Krneta became involved with Legion Park after the park district put the project out to bid in June 2018 and no bidders responded.
Krneta’s company, which had worked on several small jobs for the park district in the prior year, then was given the job, even though, as he later told a local paper, he’d never previously overseen a complete park renovation.
According to an invoice submitted to the park district, Renovation Associates was to oversee “initial planning, consultation and construction management.”
Presidio was then brought in as the general contractor.
In July 2018, Krneta emailed park district executive director Frank Torres about Presidio, vouching for the company in an effort to allow it to avoid legal requirements that would have required it to post a bond insuring payment of subcontractors.
“In regard to Presidio, please be advised that we have worked with them in the past and they are a very reputable company and I personally vouch for them,” Krneta wrote. “They have built several homes in the Village of Summit for the building director which sits on your board. This work was funded by Cook County.”
Summit building inspector William Mundy sat on the park board when the Legion Park renovations were launched.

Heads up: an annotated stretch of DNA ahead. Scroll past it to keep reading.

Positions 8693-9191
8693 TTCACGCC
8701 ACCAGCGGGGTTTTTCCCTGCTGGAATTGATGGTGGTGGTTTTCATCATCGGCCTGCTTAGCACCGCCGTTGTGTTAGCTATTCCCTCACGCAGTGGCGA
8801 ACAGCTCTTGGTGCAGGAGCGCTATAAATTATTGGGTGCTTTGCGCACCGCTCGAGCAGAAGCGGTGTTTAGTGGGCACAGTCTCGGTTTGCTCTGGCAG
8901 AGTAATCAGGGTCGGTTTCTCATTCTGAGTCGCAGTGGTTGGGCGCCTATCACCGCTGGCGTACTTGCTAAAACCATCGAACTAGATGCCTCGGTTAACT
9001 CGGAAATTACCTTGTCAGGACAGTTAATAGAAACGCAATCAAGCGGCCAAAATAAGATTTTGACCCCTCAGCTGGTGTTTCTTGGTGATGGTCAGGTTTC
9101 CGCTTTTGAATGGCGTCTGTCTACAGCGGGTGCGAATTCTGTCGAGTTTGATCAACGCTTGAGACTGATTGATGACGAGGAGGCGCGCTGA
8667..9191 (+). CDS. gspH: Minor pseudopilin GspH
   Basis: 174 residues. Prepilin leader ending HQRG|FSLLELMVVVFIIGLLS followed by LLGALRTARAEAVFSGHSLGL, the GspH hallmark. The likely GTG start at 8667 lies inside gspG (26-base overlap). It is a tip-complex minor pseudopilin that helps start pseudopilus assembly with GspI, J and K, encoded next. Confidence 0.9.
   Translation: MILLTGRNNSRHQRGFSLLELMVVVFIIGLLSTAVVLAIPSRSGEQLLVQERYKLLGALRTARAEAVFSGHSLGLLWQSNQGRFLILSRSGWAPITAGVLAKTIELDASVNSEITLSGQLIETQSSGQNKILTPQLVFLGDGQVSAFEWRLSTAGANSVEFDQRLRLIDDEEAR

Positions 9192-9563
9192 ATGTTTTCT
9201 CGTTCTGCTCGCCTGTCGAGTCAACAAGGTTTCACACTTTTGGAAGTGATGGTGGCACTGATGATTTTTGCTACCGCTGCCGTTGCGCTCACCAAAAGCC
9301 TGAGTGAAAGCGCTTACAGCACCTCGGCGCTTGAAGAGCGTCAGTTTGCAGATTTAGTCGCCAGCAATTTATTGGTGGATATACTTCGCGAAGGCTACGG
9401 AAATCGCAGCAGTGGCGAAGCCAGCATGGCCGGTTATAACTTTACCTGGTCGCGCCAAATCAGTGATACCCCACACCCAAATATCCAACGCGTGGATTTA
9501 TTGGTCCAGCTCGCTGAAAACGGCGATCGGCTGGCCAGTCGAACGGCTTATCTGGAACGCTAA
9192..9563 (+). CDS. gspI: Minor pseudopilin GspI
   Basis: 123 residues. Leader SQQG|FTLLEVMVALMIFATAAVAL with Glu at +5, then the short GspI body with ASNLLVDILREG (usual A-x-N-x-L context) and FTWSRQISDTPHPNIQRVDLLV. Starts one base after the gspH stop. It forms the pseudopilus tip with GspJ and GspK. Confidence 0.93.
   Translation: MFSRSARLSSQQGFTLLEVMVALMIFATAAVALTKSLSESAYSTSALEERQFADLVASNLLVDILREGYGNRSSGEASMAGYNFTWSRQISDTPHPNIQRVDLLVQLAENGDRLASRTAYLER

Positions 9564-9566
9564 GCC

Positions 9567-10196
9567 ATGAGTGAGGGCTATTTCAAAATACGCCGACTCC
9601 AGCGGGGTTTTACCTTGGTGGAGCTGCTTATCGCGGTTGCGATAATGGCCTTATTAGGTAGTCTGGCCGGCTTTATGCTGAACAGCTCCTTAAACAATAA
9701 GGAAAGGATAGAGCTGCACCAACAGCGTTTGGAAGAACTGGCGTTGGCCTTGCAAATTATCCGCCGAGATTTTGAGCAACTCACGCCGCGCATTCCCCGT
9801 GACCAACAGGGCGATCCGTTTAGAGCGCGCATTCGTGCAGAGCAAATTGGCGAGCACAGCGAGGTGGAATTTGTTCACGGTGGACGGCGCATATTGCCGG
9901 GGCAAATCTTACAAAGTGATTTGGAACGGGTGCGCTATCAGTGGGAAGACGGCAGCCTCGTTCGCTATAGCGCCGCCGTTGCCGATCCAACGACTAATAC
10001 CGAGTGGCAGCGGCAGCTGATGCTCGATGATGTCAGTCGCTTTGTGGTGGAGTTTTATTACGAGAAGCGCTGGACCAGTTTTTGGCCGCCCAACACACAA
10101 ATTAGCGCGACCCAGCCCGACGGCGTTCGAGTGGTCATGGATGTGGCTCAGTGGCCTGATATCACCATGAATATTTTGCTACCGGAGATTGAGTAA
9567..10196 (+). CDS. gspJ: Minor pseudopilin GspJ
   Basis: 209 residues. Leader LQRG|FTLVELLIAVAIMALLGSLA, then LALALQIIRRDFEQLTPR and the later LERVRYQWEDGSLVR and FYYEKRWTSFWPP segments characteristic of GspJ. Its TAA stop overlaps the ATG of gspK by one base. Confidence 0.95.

Earlier, Presidio built affordable townhomes in Summit and Cicero using federal money allocated by county government at the behest of Tobolski and his chief of staff, Patrick Doherty, according to interviews.
The Sun-Times has reported that federal agents questioned Doherty in late September about Maani and the townhome funding. Doherty, who moonlighted as a salesman for SafeSpeed, was charged last month with conspiring to pay bribes to secure approval for red-light cameras in Oak Lawn.
Both Mundy and Torres have also been approached by federal agents, though neither have disclosed what the feds were interested in.
Torres has told colleagues it does not involve the park district. Previously, he worked for Lyons Mayor Chris Getty, whose family insurance company and village offices also were raided in September.
Getty, who doubles as the Lyons Township supervisor, attended the dedication ceremony when the revamped park was finished, with a “basketball court renovation, play lot construction . . . concrete sidewalk and curbs, hot-mix asphalt pathway construction,” records show.
Disputes have since erupted over subcontractors getting paid, with George’s Landscaping, Inc., or GLI, suing the park district and Presidio in 2019.
The suit says the park district gave Presidio money to pay GLI and Presidio “kept the payment for itself and has failed and refuses to pay GLI the balance due of $43,511.87.”
In its defense, the park district has filed a countersuit against Krneta, saying he should be held responsible for the payment because he had written that he would “personally guarantee the completion of the work” through his own bank accounts.
Krneta’s lawyer countered in court papers that he was promising to complete the work, not pay the subcontractors personally.
Laurie Silvestri, a lawyer for George’s Landscaping, said she was retained after helping another subcontractor on the project fight to get paid. She said she has been unable to locate any written contracts for the project from the park district, and none was provided to the Sun-Times in response to an open-records request.
“I don’t know what to make of all of this, but it certainly raises red flags in my world,” Silvestri said.